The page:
Note to the NBAF cheerleaders: With the incident record the CDC is building, it is time you back off the CDC  comparison. Most people didn’t fall for the “look how safe the CDC is” comparison the first time but with this latest in a string of incidents a case is being build for just how risky these labs are. Moreover, the comparison is moot, since the NBAF is the first of its kind there is no precedent for comparison. These incidents at the CDC prove there is just cause to be concerned about these facilities operations. Thankfully, Atlanta has media with some backbone.

A laboratory building that contains a deadly strain of avian flu and other germs is among four that lost power for more than an hour Friday when a backup generator system failed again at the Centers for Disease Control and Prevention.

The outage affected air flow systems in labs that help contain such germs as the H5N1 flu virus, which some experts fear could cause a pandemic. But there were no exposures to infectious agents, and neither workers nor the public were at any risk, said CDC spokesman Tom Skinner.

The outage is the latest in a string of mechanical and construction incidents at labs on the agency’s Clifton Road campus, many in new buildings that are part of a $1 billion construction plan.

Other notible incidents according to the Atlanta Journal Constitution are as follows

May 18, 2007: Blasting of granite by a CDC construction contractor sent rock flying, shattering two exterior windows in Building 15, including one on a floor 150 feet away from a maximum-containment Biosafety Level 4 (BSL-4) lab that work with deadly germs such as Ebola. Rocks also damaged windows at Building 17, about 50 feet away from a high-containment Biosafety Level 3 (BSL-3) lab.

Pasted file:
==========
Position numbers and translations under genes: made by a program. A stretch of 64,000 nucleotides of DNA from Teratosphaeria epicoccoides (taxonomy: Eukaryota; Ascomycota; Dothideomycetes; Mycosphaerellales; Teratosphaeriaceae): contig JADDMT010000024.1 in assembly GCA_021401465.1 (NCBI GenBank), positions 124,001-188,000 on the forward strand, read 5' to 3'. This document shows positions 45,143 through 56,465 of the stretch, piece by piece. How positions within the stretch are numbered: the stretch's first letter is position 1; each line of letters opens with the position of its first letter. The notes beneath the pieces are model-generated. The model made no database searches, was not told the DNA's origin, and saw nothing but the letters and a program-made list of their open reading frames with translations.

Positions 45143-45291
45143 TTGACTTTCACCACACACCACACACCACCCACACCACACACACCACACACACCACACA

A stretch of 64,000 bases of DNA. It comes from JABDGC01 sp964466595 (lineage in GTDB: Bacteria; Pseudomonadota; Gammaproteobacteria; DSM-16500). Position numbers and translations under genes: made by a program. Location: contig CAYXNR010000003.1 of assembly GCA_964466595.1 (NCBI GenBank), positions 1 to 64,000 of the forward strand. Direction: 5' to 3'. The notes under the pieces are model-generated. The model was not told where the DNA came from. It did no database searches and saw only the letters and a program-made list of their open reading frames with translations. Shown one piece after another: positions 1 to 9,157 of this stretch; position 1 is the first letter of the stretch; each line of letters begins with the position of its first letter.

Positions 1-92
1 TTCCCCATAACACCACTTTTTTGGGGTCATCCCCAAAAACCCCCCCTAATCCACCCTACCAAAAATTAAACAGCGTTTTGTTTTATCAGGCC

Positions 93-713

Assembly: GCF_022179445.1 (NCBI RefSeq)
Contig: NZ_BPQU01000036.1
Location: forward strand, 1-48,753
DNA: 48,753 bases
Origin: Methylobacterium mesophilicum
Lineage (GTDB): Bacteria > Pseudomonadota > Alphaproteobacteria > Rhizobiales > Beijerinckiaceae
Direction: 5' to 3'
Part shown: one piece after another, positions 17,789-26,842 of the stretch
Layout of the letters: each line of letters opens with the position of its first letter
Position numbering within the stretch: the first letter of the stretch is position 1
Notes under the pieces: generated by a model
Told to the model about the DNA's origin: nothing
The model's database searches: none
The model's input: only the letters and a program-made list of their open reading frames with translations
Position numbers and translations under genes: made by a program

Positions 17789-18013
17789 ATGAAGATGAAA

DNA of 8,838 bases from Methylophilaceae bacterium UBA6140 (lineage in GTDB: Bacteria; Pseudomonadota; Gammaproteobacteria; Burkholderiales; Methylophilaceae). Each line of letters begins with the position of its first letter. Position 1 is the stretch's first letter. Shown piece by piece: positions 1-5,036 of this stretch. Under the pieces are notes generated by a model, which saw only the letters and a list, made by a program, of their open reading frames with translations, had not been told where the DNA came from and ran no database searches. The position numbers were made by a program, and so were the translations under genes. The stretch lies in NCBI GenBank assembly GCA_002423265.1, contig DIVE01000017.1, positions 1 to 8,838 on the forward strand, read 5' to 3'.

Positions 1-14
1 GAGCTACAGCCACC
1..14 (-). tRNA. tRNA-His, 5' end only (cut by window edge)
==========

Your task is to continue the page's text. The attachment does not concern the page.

May 25, 2007: Nine workers were tested for possible exposure to Q fever, a bioterror agent, after a ventilation system in Building 18 malfunctioned and pulled potentially contaminated air into a “clean” corridor. Nobody was infected. Duct tape now seals the Q fever BSL-3 lab door in what CDC says is an added precaution until a new door is installed.

June 15, 2007: A lightning strike knocked out power for an hour at Building 18; backup generators did not come on. Nearby construction work had damaged a key component of the building’s grounding system.

Dec. 8, 2007: During a planned evacuation drill of Building 18’s labs that was designed to simulate a power outage, emergency lights initially came on but failed after 10 minutes when a technician inadvertently shut off a back-up power system, according to a CDC after-action report obtained by the AJC.

Dec. 18, 2007: Building 18 had a real evacuation after its new medical waste incinerator was started for a test and vented smoke into the high-containment lab area. Excessive heat caused the incinerator’s bypass stack to tear away from its anchor bolts, internal records show.

Friday: A bird caused a Georgia Power transformer to fail, knocking out power to part of the CDC campus for about 1 hour 15 minutes. Then CDC’s backup generators failed to keep power on at four buildings: the infectious disease lab Building 17, and offices in Buildings 1, 3.

Anyone want to put money on the fact this story never makes it to mainstream NC news? 

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